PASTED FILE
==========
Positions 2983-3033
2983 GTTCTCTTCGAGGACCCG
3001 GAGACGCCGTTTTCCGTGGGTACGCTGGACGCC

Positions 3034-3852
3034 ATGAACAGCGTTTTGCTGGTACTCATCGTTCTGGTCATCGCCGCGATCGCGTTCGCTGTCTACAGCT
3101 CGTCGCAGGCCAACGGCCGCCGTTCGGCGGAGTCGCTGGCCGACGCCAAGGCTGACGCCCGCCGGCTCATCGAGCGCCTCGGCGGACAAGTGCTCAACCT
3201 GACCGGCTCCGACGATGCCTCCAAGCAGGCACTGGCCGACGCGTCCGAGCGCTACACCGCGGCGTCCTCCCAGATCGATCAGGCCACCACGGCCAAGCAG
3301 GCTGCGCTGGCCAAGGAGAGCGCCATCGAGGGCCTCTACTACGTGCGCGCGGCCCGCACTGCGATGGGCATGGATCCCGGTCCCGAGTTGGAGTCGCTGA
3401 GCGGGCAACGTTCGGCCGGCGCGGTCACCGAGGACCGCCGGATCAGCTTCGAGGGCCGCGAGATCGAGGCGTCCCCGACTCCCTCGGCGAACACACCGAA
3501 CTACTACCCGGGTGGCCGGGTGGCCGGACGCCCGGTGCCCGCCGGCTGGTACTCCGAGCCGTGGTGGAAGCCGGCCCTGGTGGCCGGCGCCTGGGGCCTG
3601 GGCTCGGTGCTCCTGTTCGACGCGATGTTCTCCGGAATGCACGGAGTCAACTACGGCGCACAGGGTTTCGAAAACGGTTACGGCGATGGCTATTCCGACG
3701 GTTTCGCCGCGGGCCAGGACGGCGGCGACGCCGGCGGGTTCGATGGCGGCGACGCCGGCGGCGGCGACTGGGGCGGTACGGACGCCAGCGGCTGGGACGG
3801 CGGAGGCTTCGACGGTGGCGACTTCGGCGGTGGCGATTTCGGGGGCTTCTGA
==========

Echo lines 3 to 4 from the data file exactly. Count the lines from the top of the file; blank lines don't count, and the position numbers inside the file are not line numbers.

3001 GAGACGCCGTTTTCCGTGGGTACGCTGGACGCC

Positions 3034-3852